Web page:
Growth stocks and renewable energy stocks had a rough day on Thursday as the market weighed the impact of higher interest rates in 2022. The sell-off was broad, and some of the biggest names in renewables dropped double digits.
Enphase Energy's (ENPH -1.59%) shares closed the day down 12.3%, Bloom Energy (BE -1.51%) dropped 11.6%, Maxeon Solar Technologies (MAXN -2.50%) fell 9.6%, and Daqo New Energy (DQ -1.34%) fell 8.5%. Each stock was down over 12% at one point in trading today.
During a panel at the International Monetary Fund Debate on the Global Economy, Federal Reserve Chair Jerome Powell said a 50 basis-point rate increase is on the table for its May meeting. Rates were increased by 25 basis points in March and with inflation heating up, the Federal Reserve is looking to get more aggressive.
San Francisco Fed President Mary Daly was even more aggressive. She said that rates would move "expeditiously" higher because the economy doesn't need stimulus any longer.
When the Federal Reserve says they're raising rates, they're really talking about short-term rates of a month or two, but it's the 10-year Treasury rate that's most often seen as the benchmark for the industry. That rate is now 2.89%, up six basis points today and 60 basis points in the past month.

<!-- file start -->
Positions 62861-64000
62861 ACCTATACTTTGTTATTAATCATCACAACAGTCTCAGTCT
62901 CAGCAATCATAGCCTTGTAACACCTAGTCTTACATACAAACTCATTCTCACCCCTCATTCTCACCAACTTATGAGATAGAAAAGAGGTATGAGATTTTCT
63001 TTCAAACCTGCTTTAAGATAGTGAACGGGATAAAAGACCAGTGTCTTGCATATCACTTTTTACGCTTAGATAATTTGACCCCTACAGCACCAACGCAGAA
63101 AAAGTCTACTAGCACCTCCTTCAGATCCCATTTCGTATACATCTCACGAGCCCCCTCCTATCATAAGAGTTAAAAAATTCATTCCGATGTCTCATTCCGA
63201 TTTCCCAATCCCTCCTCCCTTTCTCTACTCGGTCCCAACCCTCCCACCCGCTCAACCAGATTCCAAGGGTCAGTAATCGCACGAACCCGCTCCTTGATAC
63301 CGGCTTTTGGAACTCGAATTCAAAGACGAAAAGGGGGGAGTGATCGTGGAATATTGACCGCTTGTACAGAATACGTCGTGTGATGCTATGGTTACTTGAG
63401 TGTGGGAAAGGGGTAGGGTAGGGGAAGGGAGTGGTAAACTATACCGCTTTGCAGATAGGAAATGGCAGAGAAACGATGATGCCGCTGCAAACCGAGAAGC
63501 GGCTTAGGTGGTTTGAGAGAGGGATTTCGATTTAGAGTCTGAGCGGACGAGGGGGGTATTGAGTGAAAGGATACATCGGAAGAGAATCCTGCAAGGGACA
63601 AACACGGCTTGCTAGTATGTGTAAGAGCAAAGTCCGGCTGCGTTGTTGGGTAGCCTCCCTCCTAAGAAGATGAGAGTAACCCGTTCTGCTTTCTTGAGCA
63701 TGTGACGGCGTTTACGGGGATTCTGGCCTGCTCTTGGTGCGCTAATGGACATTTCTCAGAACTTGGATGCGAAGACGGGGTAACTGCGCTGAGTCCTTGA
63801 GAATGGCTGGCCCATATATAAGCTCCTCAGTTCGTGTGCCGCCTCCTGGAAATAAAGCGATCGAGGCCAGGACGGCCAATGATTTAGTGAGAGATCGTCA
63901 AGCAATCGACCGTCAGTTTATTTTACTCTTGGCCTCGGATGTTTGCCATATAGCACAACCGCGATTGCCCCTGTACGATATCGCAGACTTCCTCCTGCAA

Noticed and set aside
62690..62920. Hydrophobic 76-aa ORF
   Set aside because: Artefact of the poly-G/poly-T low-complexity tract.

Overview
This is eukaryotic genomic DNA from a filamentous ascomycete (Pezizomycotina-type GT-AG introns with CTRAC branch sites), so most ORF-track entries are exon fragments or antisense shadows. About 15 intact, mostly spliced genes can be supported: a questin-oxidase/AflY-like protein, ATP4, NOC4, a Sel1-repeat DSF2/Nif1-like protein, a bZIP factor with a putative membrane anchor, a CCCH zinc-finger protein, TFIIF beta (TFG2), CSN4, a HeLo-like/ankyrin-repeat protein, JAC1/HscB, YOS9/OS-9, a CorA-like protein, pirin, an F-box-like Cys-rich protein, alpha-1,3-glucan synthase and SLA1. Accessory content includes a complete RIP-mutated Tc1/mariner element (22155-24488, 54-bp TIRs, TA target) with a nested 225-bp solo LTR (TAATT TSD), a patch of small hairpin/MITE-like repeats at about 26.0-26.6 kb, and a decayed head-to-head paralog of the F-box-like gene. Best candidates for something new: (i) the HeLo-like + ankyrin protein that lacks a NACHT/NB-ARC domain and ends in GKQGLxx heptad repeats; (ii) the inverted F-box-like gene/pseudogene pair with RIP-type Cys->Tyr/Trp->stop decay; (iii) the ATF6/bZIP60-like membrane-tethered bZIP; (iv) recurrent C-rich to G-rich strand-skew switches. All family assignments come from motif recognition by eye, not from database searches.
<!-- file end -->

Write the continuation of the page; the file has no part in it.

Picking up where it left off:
Rates were expected to move higher, but the speed and rate of change is what's jarring to investors. For renewable energy companies, this is unwelcome news because most are borrowing money to fund projects and intending to pay bad debt through revenue generated years or decades in the future.
While it's not good for renewable energy manufacturers or project developers to see rates go up, this isn't entirely surprising. The industry has been expecting rate increases, and investors have been selling renewable energy stocks across the board in anticipation of higher rates impacting growth.
What's worth noting is that higher rates will lead to higher required rates for electricity sold to consumers or utilities, but we're seeing inflation across the board. Natural gas, oil, labor, metals, and other commodities are all up, and that likely means that competing energy sources are also getting more expensive. On top of that competitive dynamic, interest rates are still near historic lows, so projects should still be profitable.
While no one in renewable energy likes to see interest rates go up, this isn't something I'm concerned about long term. The industry will still be competitive, and long-term costs continue to come down for wind, solar, and hydrogen. These should be tailwinds that are more important than a short-term change in interest rates that investors were expecting, anyway.